‘Red Bull Gives Putin Wings’: War protesters adapt iconic ad at drinks giant’s HQ
Outside Red Bull’s Salzburg headquarters, protesters have unveiled a 20x20m banner calling out the brand for operating in Russia – one of the biggest brands still doing so.
Russia invasion protesters drive ‘Red Bull Gives Putin Wings’ message at the Austria HQ
The stunt, enacted by the Ukraine Solidarity Project, accused Red Bull of giving Putin wings – a play on the famous brand catchphrase – by continuing to operate in the nation.
On the company website, Red Bull said it “suspended all marketing activities and new investments in Russia in early March and complies with all EU and US sanctions.” However, such action has left the drink on the shelves in the nation while the likes of Pepsi and Coca-Cola have pulled out.
Campaigners came to the Red Bull headquarters in Salzburg, Austria and accused security of being more “concerned about us stepping on their grass than they did about the war in Ukraine.”
It comes after Nobel Peace Prize-winning Oleksandra Matviichuk made a projected night-time plea to world champion Max Verstappen at the Red Bull F1 HQ in the UK, claiming that while the sport may be dangerous, it is not as dangerous as being a Ukrainian civilian.
“Max, you are a leading brand ambassador at Red Bull. Can you ask them why they are still for sale when so many brands pulled out? Why does Red Bull still continue to help Russia to finance this war? I do believe that Red Bull must abandon Russian money but not people.”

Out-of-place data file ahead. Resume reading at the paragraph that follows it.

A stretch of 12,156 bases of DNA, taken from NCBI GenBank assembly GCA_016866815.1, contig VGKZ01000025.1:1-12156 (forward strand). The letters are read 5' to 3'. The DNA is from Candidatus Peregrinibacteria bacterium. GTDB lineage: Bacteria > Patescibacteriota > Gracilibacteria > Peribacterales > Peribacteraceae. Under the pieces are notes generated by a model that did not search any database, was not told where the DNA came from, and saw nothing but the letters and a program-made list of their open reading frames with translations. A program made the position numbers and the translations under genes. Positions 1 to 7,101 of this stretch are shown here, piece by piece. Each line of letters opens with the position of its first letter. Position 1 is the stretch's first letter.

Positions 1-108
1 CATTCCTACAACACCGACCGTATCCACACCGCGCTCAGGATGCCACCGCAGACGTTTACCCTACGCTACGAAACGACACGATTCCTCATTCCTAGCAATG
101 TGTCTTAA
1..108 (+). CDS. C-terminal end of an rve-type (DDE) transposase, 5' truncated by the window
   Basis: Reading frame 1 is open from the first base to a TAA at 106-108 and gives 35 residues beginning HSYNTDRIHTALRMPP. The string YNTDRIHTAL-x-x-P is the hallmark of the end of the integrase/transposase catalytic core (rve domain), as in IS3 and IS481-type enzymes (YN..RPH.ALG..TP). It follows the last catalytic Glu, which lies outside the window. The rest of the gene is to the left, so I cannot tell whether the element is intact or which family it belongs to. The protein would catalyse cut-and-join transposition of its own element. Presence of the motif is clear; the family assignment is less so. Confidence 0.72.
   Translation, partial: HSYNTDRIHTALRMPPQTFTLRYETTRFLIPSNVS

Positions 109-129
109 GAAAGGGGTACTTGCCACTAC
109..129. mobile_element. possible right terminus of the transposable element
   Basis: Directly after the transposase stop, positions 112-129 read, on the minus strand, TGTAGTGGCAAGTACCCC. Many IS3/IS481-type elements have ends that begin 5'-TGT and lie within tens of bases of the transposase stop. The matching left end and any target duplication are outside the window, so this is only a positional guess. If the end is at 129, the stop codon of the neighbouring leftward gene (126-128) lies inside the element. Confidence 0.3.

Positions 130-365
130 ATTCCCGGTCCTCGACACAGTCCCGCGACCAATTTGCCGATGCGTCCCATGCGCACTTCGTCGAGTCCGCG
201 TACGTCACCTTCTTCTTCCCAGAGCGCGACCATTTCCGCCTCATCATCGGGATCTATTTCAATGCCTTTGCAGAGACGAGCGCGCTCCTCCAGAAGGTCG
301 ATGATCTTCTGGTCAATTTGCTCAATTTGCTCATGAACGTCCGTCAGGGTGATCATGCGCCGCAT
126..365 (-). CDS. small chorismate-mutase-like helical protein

While the racing team operates as a separate brand from the drinks giant, there’s enough of a connection to drive home the message.
BREAKING: @RedBull doesn’t want anyone talking about how they’re still operating in Putin’s Russia (other companies like Pepsi and Coca-Cola have pulled their drinks). So we came to their HQ in Austria to launch a new, honest Red Bull advertising campaign for them pic.twitter.com/D31fgfMZv9— Ukraine Solidarity Project (@SolidarityUKR) November 24, 2022
The Ukraine Solidarity Project said that Red Bull is “one of the world’s biggest brands, and its decision to stick with Putin’s Russia is highly significant. Companies that sell their products there are paying taxes to the Kremlin and signaling that they’re comfortable with the illegal invasion of Ukraine.”
The Drum has reached out to Red Bull for clarification and will update accordingly.